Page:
It is because of such nonsense that I sometimes believe that doctors in administrative positions seriously have nothing better to do.

Out of Drive

“I wonder why I work in this dead end job. My hospital is shortstaffed and my hospital director doesn’t seem to be doing anything. He’s like a puppet who leaves everything to God, classical ‘insya allah’ response to everything. The work I do does not commiserate with the pay. Job satisfaction is at an all time low…”

I have earlier written about the different doctors who give up clinical work and why. For as long as I have known Dr. Hashim, he has been nothing less than enthusiastic to learn new skills, gain greater knowledge and meet a variable pool of patients. I have sufficient reason to believe that his passion for medicine especially the field of obstetrics has not changed since medical school.

If he does give up on clinical practice because of job dissatisfaction brought upon by an indifferent hospital pengarah, he’ll make up the last group of ex-clinicians – those who are through with clinical practice because of non-clinicians who do not understand the circumstances a clinician goes through.

It will indeed be a sad day for Malaysian healthcare if more clinicians like him leave the service because of superior-subordinate disharmony.


I am not anti establishment. I believe that we will all benefit when we have a system with sensible rules and sane regulations. The opposite is also true I assume – we will all crash under the leadership that is out of touch, out of sync, out of reach and out of work.


ShARI said...

ah, my fave line: 'Never underestimate the power of denial' -- fr American Beauty. I enjoy your writing tremendously and would like to feature you/your non-med work in my paper's Blogspot and views -- done a few among them Palmdoc, 5xMom and MomsGather (who remained anonymous in respect of her privacy). Can? Especially on migrant abuse.

ShARI said...

Nobody is big enough, nor should be given that 'privlege' of making you feel bad - especially when you do a whole lot of good, such as with this blog. Serious, after reading today's patronising pieces on 'Maids doing more harm than good' and the stats of those pregnant, I reflected on your earlier pieces of the jerks visiting your clinic. (I even have a helper in my neighbourhood whom I think is a victim)... I can always recommend an abridged version of your earlier piece, and professional fees are due... who knows, you might just be lured into becoming a full time writer! Can you email me? cheers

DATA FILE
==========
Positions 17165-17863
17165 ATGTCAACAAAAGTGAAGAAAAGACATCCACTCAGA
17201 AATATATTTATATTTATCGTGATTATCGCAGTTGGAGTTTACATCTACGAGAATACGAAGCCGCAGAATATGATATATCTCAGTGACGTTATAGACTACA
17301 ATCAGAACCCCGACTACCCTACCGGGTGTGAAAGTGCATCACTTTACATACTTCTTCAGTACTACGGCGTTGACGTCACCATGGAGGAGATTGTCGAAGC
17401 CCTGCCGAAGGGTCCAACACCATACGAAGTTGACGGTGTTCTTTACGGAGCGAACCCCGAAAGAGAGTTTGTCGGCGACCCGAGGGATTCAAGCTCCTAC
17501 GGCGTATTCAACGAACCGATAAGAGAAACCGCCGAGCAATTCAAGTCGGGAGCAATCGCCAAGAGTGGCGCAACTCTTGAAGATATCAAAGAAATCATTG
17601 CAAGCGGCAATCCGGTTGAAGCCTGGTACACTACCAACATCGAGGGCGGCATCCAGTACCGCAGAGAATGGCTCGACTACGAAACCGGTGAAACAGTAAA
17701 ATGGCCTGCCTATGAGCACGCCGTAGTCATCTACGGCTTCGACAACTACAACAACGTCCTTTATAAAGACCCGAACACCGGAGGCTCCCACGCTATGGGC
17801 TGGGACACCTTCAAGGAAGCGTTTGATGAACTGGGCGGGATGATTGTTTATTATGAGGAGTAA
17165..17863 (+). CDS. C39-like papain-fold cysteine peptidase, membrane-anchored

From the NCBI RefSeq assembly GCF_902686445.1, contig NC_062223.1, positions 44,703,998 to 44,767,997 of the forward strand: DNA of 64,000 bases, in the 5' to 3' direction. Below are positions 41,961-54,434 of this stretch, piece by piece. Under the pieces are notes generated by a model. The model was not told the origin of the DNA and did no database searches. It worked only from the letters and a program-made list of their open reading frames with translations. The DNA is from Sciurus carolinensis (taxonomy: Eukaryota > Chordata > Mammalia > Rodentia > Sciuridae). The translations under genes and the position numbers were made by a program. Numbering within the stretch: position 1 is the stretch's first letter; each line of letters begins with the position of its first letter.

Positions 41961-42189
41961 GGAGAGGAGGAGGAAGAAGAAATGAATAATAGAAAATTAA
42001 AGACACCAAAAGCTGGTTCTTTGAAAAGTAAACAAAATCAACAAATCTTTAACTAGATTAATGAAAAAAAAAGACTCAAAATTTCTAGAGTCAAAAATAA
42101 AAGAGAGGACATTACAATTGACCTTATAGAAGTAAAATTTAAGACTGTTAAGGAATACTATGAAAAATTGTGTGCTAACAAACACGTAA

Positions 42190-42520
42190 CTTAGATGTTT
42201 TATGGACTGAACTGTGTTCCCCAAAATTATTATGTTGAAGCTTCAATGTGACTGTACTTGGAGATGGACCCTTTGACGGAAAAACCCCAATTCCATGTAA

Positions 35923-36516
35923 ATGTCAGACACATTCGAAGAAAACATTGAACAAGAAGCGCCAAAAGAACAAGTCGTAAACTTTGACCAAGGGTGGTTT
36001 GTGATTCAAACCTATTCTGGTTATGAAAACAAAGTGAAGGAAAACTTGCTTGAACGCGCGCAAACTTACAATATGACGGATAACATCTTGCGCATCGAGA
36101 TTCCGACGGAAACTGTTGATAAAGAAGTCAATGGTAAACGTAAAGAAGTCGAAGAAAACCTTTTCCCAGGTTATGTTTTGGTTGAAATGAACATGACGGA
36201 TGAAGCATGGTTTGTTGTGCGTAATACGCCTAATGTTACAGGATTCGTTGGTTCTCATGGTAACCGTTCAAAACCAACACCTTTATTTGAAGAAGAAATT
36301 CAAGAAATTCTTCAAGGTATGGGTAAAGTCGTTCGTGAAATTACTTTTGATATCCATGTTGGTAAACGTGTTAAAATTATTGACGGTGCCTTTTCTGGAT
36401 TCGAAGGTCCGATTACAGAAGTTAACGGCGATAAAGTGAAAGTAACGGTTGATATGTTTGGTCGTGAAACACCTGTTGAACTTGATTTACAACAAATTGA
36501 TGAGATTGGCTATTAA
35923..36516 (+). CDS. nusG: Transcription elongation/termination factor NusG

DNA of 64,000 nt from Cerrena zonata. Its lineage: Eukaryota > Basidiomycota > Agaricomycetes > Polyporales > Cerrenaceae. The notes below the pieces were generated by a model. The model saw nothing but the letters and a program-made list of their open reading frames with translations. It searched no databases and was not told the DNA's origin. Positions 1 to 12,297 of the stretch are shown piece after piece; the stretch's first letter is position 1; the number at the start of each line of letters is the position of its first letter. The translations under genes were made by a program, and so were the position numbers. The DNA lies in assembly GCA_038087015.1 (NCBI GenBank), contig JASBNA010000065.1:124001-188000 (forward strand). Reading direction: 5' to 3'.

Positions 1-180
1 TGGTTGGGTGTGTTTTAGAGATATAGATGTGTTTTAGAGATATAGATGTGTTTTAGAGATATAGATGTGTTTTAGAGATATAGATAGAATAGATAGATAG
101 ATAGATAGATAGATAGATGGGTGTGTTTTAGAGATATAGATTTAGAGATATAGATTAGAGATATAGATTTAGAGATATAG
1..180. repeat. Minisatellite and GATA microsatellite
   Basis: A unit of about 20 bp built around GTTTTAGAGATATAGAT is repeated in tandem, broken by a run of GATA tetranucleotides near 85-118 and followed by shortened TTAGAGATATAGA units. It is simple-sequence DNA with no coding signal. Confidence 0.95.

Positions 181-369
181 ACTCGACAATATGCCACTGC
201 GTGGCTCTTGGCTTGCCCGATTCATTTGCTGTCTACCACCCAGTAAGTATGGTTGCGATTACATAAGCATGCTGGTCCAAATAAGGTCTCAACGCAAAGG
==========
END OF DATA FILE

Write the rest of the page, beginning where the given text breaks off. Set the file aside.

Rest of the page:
Kong said...

"Dr. Hashim.......He was a natural smart ass who put me to shame in studies, remembering and mastering most of what he read at the first exposure."

This brings back what I have always believed in. There are very smart and hardworking Malays but the flawed NEP make everyone of them professional a suspect in their ability. So sad.

Kong said...

"Some folks lament that the five years of medical education were wasted and a huge sum of taxpayers’ money were squandered. I beg to differ. A medical degree is just that – a science degree."

While it is definitely not a waste, it's just less cost effective should they not practice medicine.

StarGhazzer said...

"Essentially, finding meaning in our daily work grants all of us a passion to live this life, regardless of our profession. "

I find this quote from you really inspiring.

I'm a med student who's in clinical years now and I find it less and less meaningful going to the hospital and clerking patients. Granted, it's part of our learning process but it's really frustrating as students because we're not technically part of the treating team. All we do is get in the way of doctors/nurses/allied health professionals who are more directly involved in the patients' care.I probably need more inspirations to keep myself motivated, yet I confess that after all these years of mugging the enthusiasm has somewhat faded slightly.

Having said that, the thing that gives me the most satisfaction is when a patient tells me that I listen to his/her problems more than anyone else in the entire ward.

I've been reading your blog for some time now and I'm enlightened about the dire situations of our medical system. Keep up the good work, and hopefully things will change for the better in the future.


Jason Leong said...

Spot on about the labcoat! The admin ppl these days are all about image, visi dan misi and all these bullshit, but they have no clue whats going on ON THE GROUND!